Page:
13:16, March 01 106 0

2019-03-01 13:16:05


2 transgender siblings say they couldn’t use the restrooms at Coachella

Two transgender siblings are saying that they were denied bathroom access at the Coachella Valley Music and Arts Festival last year, and they’re demanding policy changes.

The ACLU of Southern California, which is representing the siblings, sent a letter on their behalf to the festival organizers.

Navi and Juice Huskey say that they attended Coachella last April.

Navi is a trans woman and she tried to use the women’s restroom, according to the ACLU’s letter. A nearby security guard told her that she couldn’t though, and he didn’t explain why. She said that no one even complained about her using the women’s room.

So she used portable toilets near the entrance of the festival for the rest of the weekend.

Related: Did you know Coachella’s owner gives loads of cash to anti-LGBT groups?

The incident happened when Beyonce performed, which the letter says should have been a “joyous evening.”

“The treatment I experienced when trying to access the bathroom at Coachella was so far beyond embarrassing, it left me speechless,” Navi said.

“It was especially abhorrent at an event purported to promote inclusion, diversity, and authentic expression, especially as it welcomed its first Black woman headliner.”

Juice, who is transmasculine, tried to use the men’s restroom and were escorted out by a security guard. The security guard said that he would show Juice a gender-neutral restroom, but when they got outside the guard just walked away.

“In that moment I felt like I was stripped of all my dignity and embarrassed in a way that really made me feel like less of a person. No one should have to feel that way,” Juice said.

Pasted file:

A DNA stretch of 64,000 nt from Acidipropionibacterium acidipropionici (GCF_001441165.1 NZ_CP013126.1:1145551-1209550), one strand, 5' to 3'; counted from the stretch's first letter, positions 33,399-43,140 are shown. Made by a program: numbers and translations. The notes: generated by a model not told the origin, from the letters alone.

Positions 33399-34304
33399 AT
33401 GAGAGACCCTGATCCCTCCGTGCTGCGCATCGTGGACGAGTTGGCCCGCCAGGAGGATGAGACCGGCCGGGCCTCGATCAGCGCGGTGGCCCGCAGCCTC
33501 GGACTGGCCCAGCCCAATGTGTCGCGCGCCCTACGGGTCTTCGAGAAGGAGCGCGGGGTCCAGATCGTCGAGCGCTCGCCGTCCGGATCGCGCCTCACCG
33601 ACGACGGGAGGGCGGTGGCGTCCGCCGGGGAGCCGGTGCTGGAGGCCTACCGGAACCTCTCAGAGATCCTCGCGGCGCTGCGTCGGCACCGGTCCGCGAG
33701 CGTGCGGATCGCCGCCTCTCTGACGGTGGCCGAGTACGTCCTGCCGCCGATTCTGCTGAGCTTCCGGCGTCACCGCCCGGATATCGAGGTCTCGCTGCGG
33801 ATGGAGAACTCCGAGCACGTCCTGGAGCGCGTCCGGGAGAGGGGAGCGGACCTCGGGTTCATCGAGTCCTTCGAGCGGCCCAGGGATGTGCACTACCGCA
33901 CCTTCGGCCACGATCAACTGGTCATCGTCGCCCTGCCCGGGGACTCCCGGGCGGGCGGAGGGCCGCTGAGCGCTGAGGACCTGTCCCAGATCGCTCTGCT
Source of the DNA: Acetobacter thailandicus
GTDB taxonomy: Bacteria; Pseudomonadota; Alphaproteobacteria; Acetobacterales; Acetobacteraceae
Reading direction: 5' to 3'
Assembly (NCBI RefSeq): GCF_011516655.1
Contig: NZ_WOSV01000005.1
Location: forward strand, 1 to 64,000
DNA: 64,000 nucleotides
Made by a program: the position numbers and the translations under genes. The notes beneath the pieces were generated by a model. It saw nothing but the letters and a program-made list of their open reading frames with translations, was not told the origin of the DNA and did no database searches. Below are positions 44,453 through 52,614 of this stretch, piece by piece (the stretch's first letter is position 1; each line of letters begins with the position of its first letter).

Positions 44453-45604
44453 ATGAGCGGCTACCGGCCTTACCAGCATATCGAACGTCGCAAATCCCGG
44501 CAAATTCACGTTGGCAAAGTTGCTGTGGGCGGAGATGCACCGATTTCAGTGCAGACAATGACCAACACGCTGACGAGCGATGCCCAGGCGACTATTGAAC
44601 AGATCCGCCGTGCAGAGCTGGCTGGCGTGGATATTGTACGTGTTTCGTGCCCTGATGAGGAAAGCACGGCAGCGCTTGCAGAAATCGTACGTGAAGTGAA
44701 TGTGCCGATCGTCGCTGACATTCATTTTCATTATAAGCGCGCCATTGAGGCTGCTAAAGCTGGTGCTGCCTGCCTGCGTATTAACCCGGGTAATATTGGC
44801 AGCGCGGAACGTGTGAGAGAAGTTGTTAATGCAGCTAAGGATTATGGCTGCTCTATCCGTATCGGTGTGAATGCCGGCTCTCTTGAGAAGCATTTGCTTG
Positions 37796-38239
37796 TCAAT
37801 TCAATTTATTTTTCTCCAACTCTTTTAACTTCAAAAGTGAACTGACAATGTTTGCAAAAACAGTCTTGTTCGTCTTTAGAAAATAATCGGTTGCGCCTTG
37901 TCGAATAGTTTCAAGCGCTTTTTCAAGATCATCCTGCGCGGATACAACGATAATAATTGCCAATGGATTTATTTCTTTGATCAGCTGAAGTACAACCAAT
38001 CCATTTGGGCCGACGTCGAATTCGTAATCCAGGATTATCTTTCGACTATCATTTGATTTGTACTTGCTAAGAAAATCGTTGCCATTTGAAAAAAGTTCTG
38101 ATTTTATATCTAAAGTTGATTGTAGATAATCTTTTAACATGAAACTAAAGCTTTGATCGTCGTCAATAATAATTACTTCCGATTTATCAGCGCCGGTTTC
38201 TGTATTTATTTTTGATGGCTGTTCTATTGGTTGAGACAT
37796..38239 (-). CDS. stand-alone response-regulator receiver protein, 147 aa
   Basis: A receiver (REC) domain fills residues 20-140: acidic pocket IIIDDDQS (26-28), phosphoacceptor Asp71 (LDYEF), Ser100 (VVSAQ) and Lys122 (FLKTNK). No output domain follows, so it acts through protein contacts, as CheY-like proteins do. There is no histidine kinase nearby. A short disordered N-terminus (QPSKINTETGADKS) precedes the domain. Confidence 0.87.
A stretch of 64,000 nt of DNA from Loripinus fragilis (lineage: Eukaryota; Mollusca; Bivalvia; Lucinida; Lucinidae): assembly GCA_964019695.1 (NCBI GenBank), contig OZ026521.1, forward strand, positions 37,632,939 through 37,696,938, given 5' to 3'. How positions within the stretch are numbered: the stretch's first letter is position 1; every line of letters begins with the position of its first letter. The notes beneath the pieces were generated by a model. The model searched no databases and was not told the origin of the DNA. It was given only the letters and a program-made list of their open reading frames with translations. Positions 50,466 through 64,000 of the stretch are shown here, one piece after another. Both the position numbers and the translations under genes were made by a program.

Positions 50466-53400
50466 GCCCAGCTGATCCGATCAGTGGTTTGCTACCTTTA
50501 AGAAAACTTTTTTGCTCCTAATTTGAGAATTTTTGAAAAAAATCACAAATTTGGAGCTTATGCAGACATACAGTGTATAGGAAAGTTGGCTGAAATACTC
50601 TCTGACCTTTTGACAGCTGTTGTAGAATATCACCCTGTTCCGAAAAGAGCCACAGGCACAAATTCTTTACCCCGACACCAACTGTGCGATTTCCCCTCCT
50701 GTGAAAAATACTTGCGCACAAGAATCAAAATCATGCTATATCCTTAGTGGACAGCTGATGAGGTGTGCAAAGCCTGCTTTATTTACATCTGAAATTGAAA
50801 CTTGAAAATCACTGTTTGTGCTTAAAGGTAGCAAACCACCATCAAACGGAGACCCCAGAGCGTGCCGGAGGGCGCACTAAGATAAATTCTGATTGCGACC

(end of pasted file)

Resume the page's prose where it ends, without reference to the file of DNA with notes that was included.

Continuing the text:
The ACLU cited Coachella’s website, which promised gender-neutral restrooms, and California law, which bans discrimination on the basis of gender identity.

“Refusing people access to the restroom which corresponds to their gender identity constitutes a denial to the full and equal accommodations, advantages, facilities, privilege, or services of a business establishment, as California courts have previously found under the Unruh Act,” the letter states.

The ACLU said that Navi and Juice want Coachella to have a written policy about bathroom access and better training for staff. They’re not suing yet, but the letter says that they might if Coachella doesn’t show that it’s working to prevent what happened to them from happening again.

“We want to raise awareness of these laws so that no one has to go through what the Huskeys went through at Coachella,” said Stephen T. Hicklin, a lawyer.

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